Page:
• welcome_handler: this is a function that will be called when the Mailbox Server’s “welcome” message is received. It is used to display important server messages in an application-specific way.
  • versions: this can accept a dictionary (JSON-encodable) of data that will be made available to the peer via the got_version event. This data is delivered before any data messages, and can be used to indicate peer capabilities.

Code Management

Each wormhole connection is defined by a shared secret “wormhole code”. These codes can be created by humans offline (by picking a unique number and some secret words), but are more commonly generated by asking the library to make one. In the “bin/wormhole” file-transfer tool, the default behavior is for the sender’s program to create the code, and for the receiver to type it in.

The code is a (unicode) string in the form NNN-code-words. The numeric “NNN” prefix is the “channel id” or “nameplate”, and is a short integer allocated by talking to the mailbox server. The rest is a randomly-generated selection from the PGP wordlist, providing a default of 16 bits of entropy. The initiating program should display this code to the user, who should transcribe it to the receiving user, who gives it to their local Wormhole object by calling set_code(). The receiving program can also use input_code() to use a readline-based input function: this offers tab completion of allocated channel-ids and known codewords.

The Wormhole object has three APIs for generating or accepting a code:

  • w.allocate_code(length=2): this contacts the Mailbox Server, allocates a short numeric nameplate, chooses a configurable number of random words, then assembles them into the code
  • w.set_code(code): this accepts the complete code as an argument
  • helper = w.input_code(): this facilitates interactive entry of the code, with tab-completion. The helper object has methods to return a list of viable completions for whatever portion of the code has been entered so far. A convenience wrapper is provided to attach this to the rlcompleter function of libreadline.

No matter which mode is used, the w.get_code() Deferred (or delegate.wormhole_got_code(code) callback) will fire when the code is known. get_code is clearly necessary for allocate_code, since there’s no other way to learn what code was created, but it may be useful in other modes for consistency.

The code-entry Helper object has the following API:

  • refresh_nameplates(): requests an updated list of nameplates from the Mailbox Server. These form the first portion of the wormhole code (e.g. “4” in “4-purple-sausages”). Note that they are unicode strings (so “4”, not 4). The Helper will get the response in the background, and calls to get_nameplate_completions() after the response will use the new list. Calling this after h.choose_nameplate will raise AlreadyChoseNameplateError.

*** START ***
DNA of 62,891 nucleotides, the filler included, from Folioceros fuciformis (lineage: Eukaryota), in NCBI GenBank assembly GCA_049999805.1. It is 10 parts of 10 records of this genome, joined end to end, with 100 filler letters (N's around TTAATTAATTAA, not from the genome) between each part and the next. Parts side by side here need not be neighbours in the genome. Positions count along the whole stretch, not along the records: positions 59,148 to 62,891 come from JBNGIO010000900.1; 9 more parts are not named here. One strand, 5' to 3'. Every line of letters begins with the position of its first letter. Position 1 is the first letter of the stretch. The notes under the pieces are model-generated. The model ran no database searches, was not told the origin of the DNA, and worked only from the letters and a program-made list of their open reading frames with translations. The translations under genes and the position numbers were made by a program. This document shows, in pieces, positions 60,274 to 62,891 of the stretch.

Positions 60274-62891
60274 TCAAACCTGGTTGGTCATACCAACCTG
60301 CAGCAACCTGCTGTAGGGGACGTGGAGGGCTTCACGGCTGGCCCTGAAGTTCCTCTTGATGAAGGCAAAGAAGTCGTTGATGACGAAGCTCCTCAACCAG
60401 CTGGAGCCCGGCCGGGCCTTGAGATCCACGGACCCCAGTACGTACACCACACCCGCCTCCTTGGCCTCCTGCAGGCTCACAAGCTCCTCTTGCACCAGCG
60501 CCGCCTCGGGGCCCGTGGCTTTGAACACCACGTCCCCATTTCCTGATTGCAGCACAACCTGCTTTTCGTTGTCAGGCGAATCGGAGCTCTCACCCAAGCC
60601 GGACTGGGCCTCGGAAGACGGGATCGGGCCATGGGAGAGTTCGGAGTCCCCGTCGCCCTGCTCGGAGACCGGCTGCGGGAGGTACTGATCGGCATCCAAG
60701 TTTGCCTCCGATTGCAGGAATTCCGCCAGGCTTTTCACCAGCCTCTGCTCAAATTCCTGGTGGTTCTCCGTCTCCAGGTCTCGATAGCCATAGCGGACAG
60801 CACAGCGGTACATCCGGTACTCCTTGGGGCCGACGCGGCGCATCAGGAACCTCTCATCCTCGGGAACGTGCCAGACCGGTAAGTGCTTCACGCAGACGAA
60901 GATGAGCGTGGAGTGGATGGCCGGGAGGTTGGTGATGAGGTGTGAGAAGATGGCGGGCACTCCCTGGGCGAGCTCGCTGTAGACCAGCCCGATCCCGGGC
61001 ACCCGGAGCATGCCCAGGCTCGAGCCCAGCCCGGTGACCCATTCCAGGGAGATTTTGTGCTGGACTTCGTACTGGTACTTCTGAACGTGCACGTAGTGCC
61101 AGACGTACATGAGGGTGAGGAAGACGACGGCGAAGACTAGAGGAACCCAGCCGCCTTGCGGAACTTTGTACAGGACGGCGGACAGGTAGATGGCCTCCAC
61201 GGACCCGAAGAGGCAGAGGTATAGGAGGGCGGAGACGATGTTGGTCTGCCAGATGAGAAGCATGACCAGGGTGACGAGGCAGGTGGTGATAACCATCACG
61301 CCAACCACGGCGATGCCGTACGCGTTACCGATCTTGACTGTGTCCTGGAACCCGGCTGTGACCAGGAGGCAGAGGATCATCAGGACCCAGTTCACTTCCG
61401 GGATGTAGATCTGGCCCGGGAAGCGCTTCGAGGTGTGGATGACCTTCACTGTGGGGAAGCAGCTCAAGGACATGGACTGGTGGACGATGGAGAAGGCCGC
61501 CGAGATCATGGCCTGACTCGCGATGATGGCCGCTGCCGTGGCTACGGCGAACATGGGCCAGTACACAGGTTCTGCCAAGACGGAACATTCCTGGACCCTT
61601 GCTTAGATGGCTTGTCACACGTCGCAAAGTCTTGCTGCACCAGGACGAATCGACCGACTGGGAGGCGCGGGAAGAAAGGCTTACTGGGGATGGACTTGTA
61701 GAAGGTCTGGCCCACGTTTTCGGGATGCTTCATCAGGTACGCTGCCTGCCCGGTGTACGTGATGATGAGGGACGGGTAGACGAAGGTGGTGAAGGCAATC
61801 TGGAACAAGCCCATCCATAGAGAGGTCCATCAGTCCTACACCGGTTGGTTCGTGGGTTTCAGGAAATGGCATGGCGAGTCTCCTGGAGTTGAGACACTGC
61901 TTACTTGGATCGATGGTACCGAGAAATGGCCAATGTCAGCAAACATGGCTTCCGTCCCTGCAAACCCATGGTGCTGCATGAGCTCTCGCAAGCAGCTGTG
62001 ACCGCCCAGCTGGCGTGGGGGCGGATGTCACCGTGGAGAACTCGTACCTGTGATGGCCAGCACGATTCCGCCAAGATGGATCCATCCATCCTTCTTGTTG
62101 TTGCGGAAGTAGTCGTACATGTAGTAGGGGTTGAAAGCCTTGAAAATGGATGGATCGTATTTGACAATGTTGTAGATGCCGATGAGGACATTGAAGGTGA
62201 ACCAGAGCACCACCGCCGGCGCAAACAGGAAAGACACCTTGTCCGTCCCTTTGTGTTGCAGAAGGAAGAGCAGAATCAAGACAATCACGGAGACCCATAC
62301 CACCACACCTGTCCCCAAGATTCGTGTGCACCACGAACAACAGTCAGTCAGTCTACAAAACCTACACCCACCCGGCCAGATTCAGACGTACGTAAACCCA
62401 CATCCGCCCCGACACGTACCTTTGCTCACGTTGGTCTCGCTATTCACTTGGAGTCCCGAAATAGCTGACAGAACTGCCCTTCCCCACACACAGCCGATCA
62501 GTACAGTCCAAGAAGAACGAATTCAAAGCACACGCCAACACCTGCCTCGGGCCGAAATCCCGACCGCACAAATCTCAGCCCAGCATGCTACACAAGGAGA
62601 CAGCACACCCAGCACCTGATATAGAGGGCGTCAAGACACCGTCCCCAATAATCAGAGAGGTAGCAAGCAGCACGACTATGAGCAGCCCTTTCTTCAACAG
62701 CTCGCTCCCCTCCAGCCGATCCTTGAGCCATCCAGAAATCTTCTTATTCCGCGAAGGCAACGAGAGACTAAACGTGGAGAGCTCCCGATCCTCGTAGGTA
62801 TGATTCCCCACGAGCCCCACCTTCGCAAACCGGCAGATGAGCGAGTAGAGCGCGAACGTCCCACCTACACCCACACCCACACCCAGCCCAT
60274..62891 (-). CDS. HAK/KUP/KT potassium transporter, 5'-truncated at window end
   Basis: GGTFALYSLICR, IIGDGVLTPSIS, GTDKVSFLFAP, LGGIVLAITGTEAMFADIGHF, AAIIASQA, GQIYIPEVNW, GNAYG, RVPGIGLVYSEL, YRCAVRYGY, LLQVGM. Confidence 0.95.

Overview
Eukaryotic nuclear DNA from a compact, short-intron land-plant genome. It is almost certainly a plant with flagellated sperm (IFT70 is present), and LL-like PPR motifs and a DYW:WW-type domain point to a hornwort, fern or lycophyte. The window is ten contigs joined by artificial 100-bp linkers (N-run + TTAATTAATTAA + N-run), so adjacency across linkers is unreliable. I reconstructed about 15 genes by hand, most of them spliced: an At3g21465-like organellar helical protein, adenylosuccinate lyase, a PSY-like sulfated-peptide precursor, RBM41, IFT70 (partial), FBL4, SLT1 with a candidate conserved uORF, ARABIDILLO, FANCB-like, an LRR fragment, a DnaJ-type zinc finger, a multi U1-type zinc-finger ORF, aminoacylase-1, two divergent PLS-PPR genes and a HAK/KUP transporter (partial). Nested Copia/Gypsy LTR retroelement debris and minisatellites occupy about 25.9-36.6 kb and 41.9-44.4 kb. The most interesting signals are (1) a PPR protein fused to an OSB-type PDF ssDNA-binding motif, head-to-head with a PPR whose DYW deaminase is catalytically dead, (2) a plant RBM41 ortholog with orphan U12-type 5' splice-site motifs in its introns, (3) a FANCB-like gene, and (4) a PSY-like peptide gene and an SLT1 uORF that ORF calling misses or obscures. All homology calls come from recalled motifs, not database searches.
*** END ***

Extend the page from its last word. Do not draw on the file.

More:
• matches = h.get_nameplate_completions(prefix): returns (synchronously) a set of completions for the given nameplate prefix, along with the hyphen that always follows the nameplate (and separates the nameplate from the rest of the code). For example, if the server reports nameplates 1, 12, 13, 24, and 170 are in use, get_nameplate_completions("1") will return {"1-", "12-", "13-", "170-"}. You may want to sort these before displaying them to the user. Raises AlreadyChoseNameplateError if called after h.choose_nameplate.
  • h.choose_nameplate(nameplate): accepts a string with the chosen nameplate. May only be called once, after which AlreadyChoseNameplateError is raised. (in this future, this might return a Deferred that fires (with None) when the nameplate’s wordlist is known (which happens after the nameplate is claimed, requiring a roundtrip to the server)).
  • d = h.when_wordlist_is_available(): return a Deferred that fires (with None) when the wordlist is known. This can be used to block a readline frontend which has just called h.choose_nameplate() until the resulting wordlist is known, which can improve the tab-completion behavior.
  • matches = h.get_word_completions(prefix): return (synchronously) a set of completions for the given words prefix. This will include a trailing hyphen if more words are expected. The possible completions depend upon the wordlist in use for the previously-claimed nameplate, so calling this before choose_nameplate will raise MustChooseNameplateFirstError. Calling this after h.choose_words() will raise AlreadyChoseWordsError. Given a prefix like “su”, this returns a set of strings which are potential matches (e.g. {"supportive-", "surrender-", "suspicious-"}. The prefix should not include the nameplate, but should include whatever words and hyphens have been typed so far (the default wordlist uses alternate lists, where even numbered words have three syllables, and odd numbered words have two, so the completions depend upon how many words are present, not just the partial last word). E.g. get_word_completions("pr") will return {"processor-", "provincial-", "proximate-"}, while get_word_completions("opulent-pr") will return {"opulent-preclude", "opulent-prefer", "opulent-preshrunk", "opulent-printer", "opulent-prowler"} (note the lack of a trailing hyphen, because the wordlist is expecting a code of length two). If the wordlist is not yet known, this returns an empty set. All return values will .startswith(prefix). The frontend is responsible for sorting the results before display.